I observed several plants with groups of what appeared to be fruit flies buzzing around. Some authors have suggested the plant's thermogenic qualities provide a more attractive site for early season insects like these. Grimaldi & Jaenike (4) found that Skunk Cabbage is "a major breeding site" for one species of fly that "looks enough like Drosophila so that the casual observer might be confused" (5); I certainly wouldn't have known the difference! Whether these insects pollinate the flowers on the spadix is unclear.
Symplocarpus foetidus "ripe" & flowering spadix

The condition and maturity of the spadix and presence or absence of flowers was quite variable during my visit.  The following series of images shows a bit of this, as does the image above (with the dark brown spadix). However, very few spathes were open enough to easily reveal the contents. Even fewer were flowering, like the examples shown to the left. Several appeared to be just past and others much more so, while at least one spadix (below) seemed to still bedeveloping.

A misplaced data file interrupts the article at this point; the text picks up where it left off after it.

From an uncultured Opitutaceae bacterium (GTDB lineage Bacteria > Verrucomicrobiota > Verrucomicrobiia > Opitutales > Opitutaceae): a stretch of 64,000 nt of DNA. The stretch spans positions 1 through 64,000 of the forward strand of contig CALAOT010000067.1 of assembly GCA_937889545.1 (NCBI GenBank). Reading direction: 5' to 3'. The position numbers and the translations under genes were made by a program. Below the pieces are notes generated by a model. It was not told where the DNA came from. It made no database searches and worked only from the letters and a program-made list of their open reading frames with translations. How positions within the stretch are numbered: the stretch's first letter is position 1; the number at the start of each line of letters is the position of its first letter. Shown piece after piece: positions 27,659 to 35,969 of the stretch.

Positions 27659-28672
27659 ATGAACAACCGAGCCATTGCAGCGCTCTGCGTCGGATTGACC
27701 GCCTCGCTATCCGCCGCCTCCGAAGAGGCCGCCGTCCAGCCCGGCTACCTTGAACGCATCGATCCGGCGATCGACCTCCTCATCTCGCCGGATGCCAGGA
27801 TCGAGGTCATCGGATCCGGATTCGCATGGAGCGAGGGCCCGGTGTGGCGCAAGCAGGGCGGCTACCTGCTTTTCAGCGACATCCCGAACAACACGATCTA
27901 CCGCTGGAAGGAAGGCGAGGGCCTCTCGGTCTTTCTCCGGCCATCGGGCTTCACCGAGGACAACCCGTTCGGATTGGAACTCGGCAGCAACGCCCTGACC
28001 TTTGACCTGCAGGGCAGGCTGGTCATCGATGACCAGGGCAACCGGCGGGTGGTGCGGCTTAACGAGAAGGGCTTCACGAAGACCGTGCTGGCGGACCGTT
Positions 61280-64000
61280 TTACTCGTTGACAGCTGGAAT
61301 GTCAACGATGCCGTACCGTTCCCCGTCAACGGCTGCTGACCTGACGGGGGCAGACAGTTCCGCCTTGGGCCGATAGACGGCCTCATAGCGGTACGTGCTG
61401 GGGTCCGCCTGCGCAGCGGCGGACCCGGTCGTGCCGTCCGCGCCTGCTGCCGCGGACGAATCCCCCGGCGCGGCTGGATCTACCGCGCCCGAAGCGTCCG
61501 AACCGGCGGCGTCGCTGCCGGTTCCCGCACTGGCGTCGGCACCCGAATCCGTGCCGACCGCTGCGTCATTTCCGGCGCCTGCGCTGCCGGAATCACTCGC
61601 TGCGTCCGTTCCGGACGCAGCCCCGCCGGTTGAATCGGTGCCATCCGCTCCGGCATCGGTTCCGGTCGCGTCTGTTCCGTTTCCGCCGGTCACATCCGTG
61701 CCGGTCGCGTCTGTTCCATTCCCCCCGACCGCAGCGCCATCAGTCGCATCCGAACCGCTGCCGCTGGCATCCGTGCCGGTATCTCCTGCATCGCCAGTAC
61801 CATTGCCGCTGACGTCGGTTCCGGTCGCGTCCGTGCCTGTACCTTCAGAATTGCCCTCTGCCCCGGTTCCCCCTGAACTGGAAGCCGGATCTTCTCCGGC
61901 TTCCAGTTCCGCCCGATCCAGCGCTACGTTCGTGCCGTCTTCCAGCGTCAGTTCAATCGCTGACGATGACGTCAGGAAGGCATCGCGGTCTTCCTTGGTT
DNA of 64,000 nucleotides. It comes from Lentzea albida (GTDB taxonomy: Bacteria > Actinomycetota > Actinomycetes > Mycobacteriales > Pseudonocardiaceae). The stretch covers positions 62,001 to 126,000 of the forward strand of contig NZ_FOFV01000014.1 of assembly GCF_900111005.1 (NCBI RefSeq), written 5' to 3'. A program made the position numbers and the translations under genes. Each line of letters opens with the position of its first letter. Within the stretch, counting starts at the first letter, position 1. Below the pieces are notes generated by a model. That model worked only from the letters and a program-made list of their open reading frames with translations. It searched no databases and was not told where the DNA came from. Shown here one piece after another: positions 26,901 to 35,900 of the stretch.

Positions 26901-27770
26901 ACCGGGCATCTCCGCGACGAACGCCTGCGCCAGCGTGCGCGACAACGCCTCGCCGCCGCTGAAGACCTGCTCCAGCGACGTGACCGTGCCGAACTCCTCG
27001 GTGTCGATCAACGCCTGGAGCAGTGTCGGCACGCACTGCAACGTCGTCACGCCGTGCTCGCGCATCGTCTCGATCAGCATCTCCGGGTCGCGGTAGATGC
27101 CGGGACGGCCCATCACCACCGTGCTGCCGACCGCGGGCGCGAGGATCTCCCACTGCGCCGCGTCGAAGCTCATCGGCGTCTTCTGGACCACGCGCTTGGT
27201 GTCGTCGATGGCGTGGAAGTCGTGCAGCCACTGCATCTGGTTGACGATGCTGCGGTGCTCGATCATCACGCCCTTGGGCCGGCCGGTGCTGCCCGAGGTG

S. foetidus immature spadix
This ripening spadix was
lying in an open spathe,
like an Easter Egg waiting to be gathered
Bright yellow stamens exposed, zooming into these seems to show pollen that has
fallen onto the spadix surface 

North Carolina has the southernmost ranging populations of Skunk Cabbage is eastern North America. The species creeps into a few northern mountain counties in eastern Tennessee and western NC. Further east, there are 3 or 4 reported counties in the NC piedmont.  The site for these images is in Warren County, close to the Fall Line.  Although often considered a piedmont county, it sure felt like I was in the coastal plain.  The habitat was a non-alluvial wetland ranging from moist to mucky soils. Tulip Poplar & Red Maple were probably the dominant trees, but Black Gum and an occasional Pond Pine were present, Cane & White Bay Magnolia were common as well. Most of the plants were found in and around the muckiest and wettest area near the streamhead.